We were thinking we should get on a campsite or Aire with electric hook-up whilst our 10 days of mobile internet was still active so that we could get a decent amount of use from it to get some jobs done. We were finding that now we had unlimited data we weren’t able to get much use of it due to draining the batteries of the laptop or tablet and MiFi, not having a means of charging devices while parked, and with not travelling much we had limited time to regain charge. On the look around Costa de Santo André we had called into the campsite to check if it was open and the price, so at €12 including electric we thought we’d head there (GPS: 38.10797 -8.78804) for a night as there aren’t any Aires with hook-up in the area. This was a shock to the system having to get my wallet out to pay to stay somewhere for the first time since coming back out from the UK over five weeks ago! Plus, after a couple of months in I would’ve liked to keep up our no-campsite streak, it turned out to be a pleasant place to spend some time though. We ended up spending a second night there to get more done as we woke up on the second day to rain, although this quickly cleared into another lovely day.

We got on with various jobs including sourcing a new water pump and camera battery, work on the blog, banking, emails, plus getting distracted with a bit of browsing Auto Trader for me! In the evening I utilised the unrestricted data to stream the second part of Building Cars Live which was filmed at a previous workplace of mine, BMW MINI Plant Oxford, and our 3G performed faultlessly, better than most WiFi connections we get. Taking my windsurf board off the roof to take it out of it’s bag to dry and air it out I found we’d carried about twelve hard shield-shaped shelled bugs all the way from Italy back to the UK and out here again tucked into the foam padding on one of the roof bars.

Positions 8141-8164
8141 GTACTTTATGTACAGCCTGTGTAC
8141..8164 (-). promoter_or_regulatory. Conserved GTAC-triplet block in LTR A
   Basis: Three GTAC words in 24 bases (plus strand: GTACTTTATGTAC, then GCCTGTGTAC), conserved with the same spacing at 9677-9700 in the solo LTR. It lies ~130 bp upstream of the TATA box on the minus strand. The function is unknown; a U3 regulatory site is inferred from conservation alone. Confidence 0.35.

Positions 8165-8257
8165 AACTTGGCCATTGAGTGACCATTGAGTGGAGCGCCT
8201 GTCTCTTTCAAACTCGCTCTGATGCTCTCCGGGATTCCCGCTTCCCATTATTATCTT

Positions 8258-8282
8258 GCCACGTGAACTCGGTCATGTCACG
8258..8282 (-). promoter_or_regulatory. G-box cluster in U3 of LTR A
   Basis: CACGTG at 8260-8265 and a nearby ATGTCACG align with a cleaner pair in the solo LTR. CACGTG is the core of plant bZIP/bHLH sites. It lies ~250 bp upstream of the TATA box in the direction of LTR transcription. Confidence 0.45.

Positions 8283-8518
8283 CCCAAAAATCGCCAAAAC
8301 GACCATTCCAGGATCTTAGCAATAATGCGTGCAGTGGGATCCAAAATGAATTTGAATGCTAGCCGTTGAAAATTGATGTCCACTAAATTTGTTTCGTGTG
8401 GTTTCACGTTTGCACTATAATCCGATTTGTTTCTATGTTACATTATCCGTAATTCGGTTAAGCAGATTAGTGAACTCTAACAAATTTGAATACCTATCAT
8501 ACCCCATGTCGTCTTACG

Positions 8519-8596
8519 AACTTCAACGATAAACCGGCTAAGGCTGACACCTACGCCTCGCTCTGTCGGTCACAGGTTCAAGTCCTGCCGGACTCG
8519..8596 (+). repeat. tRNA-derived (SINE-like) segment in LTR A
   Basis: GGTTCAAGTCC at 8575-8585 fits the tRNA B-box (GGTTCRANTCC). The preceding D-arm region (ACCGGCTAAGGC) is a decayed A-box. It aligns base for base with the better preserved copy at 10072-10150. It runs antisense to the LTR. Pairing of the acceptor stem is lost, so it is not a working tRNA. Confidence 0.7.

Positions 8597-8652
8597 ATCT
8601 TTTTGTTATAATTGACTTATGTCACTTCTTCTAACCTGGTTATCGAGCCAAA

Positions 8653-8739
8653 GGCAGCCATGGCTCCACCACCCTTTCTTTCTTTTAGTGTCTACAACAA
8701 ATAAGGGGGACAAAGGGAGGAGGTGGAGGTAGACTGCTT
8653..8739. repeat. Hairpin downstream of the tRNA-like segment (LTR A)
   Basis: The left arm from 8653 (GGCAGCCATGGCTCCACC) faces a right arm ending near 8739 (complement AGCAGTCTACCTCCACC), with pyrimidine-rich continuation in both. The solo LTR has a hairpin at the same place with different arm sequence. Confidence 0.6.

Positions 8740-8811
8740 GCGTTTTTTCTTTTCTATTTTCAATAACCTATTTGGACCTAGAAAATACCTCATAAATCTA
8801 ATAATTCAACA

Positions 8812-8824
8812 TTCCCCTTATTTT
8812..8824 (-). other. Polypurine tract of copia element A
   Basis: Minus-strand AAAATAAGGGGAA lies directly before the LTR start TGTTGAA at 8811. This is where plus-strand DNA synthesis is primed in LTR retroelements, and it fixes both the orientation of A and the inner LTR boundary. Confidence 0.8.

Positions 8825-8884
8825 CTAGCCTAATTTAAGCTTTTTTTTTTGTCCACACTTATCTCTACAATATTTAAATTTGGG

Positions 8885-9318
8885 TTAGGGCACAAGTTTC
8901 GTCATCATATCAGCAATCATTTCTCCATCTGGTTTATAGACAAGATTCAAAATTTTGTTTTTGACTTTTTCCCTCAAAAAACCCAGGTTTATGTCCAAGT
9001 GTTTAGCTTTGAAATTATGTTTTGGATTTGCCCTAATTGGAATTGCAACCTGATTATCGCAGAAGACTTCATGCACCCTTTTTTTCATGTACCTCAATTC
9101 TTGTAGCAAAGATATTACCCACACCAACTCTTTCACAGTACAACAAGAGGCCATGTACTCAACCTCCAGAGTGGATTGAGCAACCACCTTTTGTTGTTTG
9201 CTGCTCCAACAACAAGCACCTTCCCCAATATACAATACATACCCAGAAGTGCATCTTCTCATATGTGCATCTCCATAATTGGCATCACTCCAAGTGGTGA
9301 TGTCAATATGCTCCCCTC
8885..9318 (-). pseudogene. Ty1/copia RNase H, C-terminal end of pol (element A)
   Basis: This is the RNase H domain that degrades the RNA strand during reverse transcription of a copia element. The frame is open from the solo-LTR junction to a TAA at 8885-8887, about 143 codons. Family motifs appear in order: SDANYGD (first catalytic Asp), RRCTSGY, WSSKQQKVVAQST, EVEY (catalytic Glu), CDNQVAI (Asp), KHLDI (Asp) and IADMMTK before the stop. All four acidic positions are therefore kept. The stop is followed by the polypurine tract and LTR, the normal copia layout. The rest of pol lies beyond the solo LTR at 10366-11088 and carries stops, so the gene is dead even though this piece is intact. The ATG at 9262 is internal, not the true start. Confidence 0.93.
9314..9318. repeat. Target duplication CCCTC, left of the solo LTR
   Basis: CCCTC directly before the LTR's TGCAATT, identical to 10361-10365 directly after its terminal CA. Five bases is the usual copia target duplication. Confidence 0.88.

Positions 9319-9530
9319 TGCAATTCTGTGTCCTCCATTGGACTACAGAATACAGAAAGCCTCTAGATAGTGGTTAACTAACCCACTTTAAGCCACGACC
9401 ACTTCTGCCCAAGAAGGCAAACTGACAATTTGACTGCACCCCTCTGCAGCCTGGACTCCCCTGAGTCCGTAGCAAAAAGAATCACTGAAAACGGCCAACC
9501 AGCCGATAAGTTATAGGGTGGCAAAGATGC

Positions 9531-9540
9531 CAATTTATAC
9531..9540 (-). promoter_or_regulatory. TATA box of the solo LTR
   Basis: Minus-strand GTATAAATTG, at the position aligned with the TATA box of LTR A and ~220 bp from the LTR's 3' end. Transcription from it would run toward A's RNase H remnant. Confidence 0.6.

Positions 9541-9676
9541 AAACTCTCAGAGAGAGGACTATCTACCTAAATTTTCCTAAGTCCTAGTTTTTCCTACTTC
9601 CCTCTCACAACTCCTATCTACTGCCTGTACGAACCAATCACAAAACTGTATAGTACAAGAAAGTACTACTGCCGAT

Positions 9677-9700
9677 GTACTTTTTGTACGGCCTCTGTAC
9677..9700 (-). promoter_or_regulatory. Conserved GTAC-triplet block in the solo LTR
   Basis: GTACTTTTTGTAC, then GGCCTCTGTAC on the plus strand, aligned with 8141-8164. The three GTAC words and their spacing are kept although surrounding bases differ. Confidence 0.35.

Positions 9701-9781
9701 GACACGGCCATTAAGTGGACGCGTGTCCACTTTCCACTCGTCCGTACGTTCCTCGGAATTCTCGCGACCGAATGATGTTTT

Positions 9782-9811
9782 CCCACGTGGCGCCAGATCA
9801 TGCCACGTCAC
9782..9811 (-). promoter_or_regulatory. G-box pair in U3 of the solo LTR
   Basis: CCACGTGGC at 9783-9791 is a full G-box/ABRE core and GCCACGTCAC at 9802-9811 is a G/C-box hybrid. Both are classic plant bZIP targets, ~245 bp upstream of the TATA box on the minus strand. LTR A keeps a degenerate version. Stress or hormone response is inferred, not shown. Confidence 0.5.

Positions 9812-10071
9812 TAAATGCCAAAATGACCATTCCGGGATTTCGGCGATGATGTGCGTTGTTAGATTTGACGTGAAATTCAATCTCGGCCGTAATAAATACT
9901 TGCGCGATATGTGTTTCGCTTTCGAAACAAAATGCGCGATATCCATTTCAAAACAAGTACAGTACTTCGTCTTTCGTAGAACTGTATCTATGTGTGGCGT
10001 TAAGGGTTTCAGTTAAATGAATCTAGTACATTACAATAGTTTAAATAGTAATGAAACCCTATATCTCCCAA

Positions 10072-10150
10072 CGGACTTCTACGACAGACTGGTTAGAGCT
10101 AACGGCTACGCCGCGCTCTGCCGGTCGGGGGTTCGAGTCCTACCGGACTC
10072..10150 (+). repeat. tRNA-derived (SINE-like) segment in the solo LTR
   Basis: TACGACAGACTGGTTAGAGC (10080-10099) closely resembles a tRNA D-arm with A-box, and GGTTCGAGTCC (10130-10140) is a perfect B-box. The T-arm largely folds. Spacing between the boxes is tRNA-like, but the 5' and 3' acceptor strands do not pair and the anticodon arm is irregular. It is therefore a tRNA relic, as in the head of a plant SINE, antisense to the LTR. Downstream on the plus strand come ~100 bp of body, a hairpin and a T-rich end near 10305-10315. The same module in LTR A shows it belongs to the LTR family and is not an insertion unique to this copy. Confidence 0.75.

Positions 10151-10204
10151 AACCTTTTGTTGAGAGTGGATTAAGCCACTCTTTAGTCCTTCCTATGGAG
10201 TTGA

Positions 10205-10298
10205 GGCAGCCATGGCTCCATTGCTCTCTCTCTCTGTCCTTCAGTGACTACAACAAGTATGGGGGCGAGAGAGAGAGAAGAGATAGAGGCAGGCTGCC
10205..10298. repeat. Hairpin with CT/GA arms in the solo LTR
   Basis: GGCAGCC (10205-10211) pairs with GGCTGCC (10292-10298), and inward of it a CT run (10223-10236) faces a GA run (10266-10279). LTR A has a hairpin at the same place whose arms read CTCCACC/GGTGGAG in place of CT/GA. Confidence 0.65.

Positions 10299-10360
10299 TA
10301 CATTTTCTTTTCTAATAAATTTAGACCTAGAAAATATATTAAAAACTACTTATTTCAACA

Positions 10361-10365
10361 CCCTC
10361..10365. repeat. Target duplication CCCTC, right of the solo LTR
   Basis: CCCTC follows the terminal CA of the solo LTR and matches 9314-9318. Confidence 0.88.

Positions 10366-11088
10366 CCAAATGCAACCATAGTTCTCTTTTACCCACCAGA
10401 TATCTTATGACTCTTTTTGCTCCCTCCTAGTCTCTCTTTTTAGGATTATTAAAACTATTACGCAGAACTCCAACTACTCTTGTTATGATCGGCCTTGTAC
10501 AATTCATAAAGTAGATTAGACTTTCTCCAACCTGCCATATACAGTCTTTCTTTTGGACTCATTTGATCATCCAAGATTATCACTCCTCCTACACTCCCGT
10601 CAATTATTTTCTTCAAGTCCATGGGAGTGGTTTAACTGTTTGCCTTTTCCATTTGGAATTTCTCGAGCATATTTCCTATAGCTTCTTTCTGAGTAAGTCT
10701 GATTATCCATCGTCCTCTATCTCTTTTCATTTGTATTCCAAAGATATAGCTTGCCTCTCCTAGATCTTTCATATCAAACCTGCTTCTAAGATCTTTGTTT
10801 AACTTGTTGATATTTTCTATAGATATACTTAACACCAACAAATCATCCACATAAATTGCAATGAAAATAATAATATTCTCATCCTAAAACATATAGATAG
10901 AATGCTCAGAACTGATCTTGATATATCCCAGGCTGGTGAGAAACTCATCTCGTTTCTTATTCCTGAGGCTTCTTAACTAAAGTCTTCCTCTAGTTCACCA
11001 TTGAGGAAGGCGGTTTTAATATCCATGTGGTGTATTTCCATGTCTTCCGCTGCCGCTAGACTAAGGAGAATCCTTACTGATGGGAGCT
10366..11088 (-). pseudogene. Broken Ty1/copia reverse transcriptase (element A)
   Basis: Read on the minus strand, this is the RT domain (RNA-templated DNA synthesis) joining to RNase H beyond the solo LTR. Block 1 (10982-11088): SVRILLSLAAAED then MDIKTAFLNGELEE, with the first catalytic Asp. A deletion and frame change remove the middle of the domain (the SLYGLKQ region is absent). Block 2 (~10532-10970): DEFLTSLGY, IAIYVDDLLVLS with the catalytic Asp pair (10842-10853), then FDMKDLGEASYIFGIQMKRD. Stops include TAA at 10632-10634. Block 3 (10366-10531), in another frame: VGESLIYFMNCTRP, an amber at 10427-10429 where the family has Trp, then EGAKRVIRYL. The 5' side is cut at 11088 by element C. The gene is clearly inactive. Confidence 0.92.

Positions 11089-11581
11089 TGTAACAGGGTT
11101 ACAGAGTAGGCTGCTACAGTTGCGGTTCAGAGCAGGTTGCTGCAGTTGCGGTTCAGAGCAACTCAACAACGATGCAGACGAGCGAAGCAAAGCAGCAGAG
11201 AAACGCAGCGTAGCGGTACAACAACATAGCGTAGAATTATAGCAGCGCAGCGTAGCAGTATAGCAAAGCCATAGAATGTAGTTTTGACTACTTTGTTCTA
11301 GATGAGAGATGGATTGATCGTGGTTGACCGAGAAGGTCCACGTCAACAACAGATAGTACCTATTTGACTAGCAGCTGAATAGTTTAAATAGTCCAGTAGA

We took advantage of being on a campsite to get the chairs and Cadac out, cooking some curried kofta-type kebabs that Jo prepared with sweet potato chips the first night. The next day Jo took control of the Cadac for the first time to cook a meal at lunchtime while it was warm and sunny to eat outside, using a recipe for crab hash from the Campervan Cookbook using tuna instead which turned out nice. Three weeks have passed since our water pump failed so we were able to enjoy nice long warm proper showers for the first time in ages which was a treat.

On our arrival the lady on reception had said we could leave later than the checkout time so on the last day we got my hair cut which was overdue, and after checking out at 12 hung around for a few more hours getting some more jobs done. Mid-afternoon we moved to the beach parking to have a walk along a walkway behind the dunes that we’d seen the other day when we were here, which I thought might follow the dunes quite a way along the coast. It turned out it went so far then led onto the beach, so we looped back along the sand near the large waves rolling in and at one point having to make a dash from a large one coming towards us!

Santiago do Cacém, Take 2